By Helen Oji
The provision of appropriate infrastructure ranging from good road network and bridges to public utilities is a fundamental driver of economic growth, and the demand for such services is expected to surge in the next few years.
Unfortunately, the allocation of funds for infrastructural projects is insufficient to cope with this projected increase in demand.
A recent report released by Moody’s Investors Services, a leading global risk assessment firm, indicated that Nigeria needs to spend about $3 trillion over the space of 30 years to bridge the country’s infrastructural gap.
According to the report, significant financing from the private sector and multilateral needed to address Nigeria’s infrastructure deficit, as it is behind peers in other emerging markets, and will require significant investments to bridge its infrastructural gap.
A possible solution, with significant potential, is to boost private-sector engagement in infrastructure development. Over the past decades, the contribution of the private sector has increased.
While the involvement of private investors and operators in infrastructure comes with clear benefits, some obstacles still need to be overcome, to ensure the success of the public-private collaboration.
Against this background, an investment banking and project development firm, Restorium Capital, has expressed its readiness to provide top-notch services by linking prospecting businesses, governments and corporate institutions with various developmental and investment funds out in Europe, America, Asia and worldwide.
At a virtual meeting held at the weekend, the Managing Director/Chief Executive Officer, Omotayo Adeola, said the company which currently is based in Dublin, Ireland, and Lagos plans to bridge the gap in infrastructure financing in Nigeria by providing trade finance and credit enhancement services for businesses, importers, manufacturers among others.
According to her, Restorium Capital will achieve this through the issuance of letters of credit, SBLC, bank guarantees, Proof of Funds (POF), advance payment guarantees, performance bonds and other SWIFT services from its network of over 50 world banks without collateral.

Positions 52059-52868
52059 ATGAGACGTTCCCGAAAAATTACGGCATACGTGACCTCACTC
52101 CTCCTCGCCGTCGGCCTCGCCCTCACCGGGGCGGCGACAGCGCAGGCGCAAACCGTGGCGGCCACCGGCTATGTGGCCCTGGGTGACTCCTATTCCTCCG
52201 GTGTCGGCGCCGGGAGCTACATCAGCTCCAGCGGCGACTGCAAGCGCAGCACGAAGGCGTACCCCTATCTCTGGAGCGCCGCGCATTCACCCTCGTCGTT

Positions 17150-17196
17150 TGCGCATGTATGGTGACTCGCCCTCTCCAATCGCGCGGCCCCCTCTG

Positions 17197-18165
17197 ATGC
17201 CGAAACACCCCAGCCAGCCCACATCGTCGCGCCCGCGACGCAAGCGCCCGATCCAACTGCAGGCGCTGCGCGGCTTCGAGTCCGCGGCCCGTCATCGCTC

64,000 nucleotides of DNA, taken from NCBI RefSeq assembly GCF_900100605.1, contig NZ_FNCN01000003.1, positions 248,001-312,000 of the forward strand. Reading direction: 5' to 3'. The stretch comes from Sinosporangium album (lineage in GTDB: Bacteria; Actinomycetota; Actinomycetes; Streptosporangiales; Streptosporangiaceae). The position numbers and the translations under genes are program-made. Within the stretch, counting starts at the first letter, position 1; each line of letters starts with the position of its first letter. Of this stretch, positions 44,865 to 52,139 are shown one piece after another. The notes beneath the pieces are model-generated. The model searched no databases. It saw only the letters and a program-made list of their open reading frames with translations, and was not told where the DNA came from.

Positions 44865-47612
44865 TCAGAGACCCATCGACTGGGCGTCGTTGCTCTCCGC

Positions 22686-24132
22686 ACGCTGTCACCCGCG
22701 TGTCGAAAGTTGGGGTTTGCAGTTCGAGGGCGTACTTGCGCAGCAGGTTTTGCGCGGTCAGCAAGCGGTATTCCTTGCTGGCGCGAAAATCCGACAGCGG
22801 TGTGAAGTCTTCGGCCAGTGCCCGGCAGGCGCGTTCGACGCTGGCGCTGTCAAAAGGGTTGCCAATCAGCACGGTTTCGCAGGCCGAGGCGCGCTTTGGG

In addition, she said the company also provides project and business financing services to Private and Public companies including Public-Private Partnerships (PPP), through debt, equity, mezzanine or a mix of funding solutions including the refinancing of existing loans, purchase of existing facilities, restructures among others.
She said the company currently has funds available from $5 million to $500million for humanitarian projects in the areas of social housing, agric business, renewable energy, and waste to wealth projects among others.
She said Restorium Capital also undertakes debt funding for private companies and PPP projects straight loan against interest from $20 million and above, and private equity funding deal size ranges from $15 million and above.
“We specialise in providing financial advisory, and related services across project financing, capital raising and structured trade finance services to a diverse clientele base.
“Our activities revolve around positively impacting the African economies by providing the needed investments required to jumpstart various fields of endeavours, raising funds from a broad network of investors, banks, and our partners and promoting worthy long term business relationships,” she said.
On how to hedge against foreign exchange risks and rising inflation, Adeola said the company utilizes hedging tools available in each country to derisk the projects.
She said the company is currently working with a money transfer and currency company in the United Kingdom that takes new foreign exchange transactions in exchange to local currency, adding that the company would commence funding for SMEs and women entrepreneur projects by the third quarter of the year.
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